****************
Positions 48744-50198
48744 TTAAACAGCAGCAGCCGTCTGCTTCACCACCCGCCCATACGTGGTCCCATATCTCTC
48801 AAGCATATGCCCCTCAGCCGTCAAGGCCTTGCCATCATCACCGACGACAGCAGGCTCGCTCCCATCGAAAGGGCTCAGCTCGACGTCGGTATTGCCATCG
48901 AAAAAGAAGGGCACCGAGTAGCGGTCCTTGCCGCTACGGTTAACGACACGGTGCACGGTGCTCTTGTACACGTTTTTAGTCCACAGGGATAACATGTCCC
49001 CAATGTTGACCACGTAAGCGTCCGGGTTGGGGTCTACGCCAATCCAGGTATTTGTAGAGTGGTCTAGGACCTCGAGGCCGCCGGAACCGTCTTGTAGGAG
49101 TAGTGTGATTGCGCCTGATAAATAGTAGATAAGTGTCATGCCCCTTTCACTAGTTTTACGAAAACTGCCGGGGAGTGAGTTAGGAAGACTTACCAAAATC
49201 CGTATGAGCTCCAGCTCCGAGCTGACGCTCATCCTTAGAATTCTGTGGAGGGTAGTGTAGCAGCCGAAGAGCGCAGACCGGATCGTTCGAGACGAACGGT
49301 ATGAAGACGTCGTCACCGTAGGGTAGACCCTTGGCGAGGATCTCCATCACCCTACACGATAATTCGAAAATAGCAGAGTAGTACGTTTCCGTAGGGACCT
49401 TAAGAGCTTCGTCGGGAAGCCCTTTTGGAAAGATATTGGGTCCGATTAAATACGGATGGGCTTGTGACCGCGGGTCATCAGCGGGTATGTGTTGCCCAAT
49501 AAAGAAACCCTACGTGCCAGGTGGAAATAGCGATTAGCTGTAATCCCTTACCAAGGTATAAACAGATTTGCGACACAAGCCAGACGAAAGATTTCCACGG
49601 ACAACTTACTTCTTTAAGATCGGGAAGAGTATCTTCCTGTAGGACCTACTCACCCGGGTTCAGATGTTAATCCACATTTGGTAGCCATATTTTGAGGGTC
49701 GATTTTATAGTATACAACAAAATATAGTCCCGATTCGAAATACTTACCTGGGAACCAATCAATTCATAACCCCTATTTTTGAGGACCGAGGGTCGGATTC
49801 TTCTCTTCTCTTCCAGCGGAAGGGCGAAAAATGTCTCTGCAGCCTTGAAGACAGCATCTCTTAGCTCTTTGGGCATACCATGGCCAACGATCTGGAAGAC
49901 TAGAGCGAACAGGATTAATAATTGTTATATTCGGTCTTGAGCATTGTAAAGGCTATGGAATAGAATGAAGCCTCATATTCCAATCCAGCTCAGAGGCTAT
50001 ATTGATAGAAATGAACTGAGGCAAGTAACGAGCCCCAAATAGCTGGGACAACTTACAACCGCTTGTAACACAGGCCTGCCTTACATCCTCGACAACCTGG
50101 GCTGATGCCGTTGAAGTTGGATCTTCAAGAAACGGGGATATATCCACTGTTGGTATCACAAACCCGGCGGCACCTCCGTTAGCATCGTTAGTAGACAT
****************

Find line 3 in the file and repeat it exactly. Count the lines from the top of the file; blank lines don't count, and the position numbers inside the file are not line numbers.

48801 AAGCATATGCCCCTCAGCCGTCAAGGCCTTGCCATCATCACCGACGACAGCAGGCTCGCTCCCATCGAAAGGGCTCAGCTCGACGTCGGTATTGCCATCG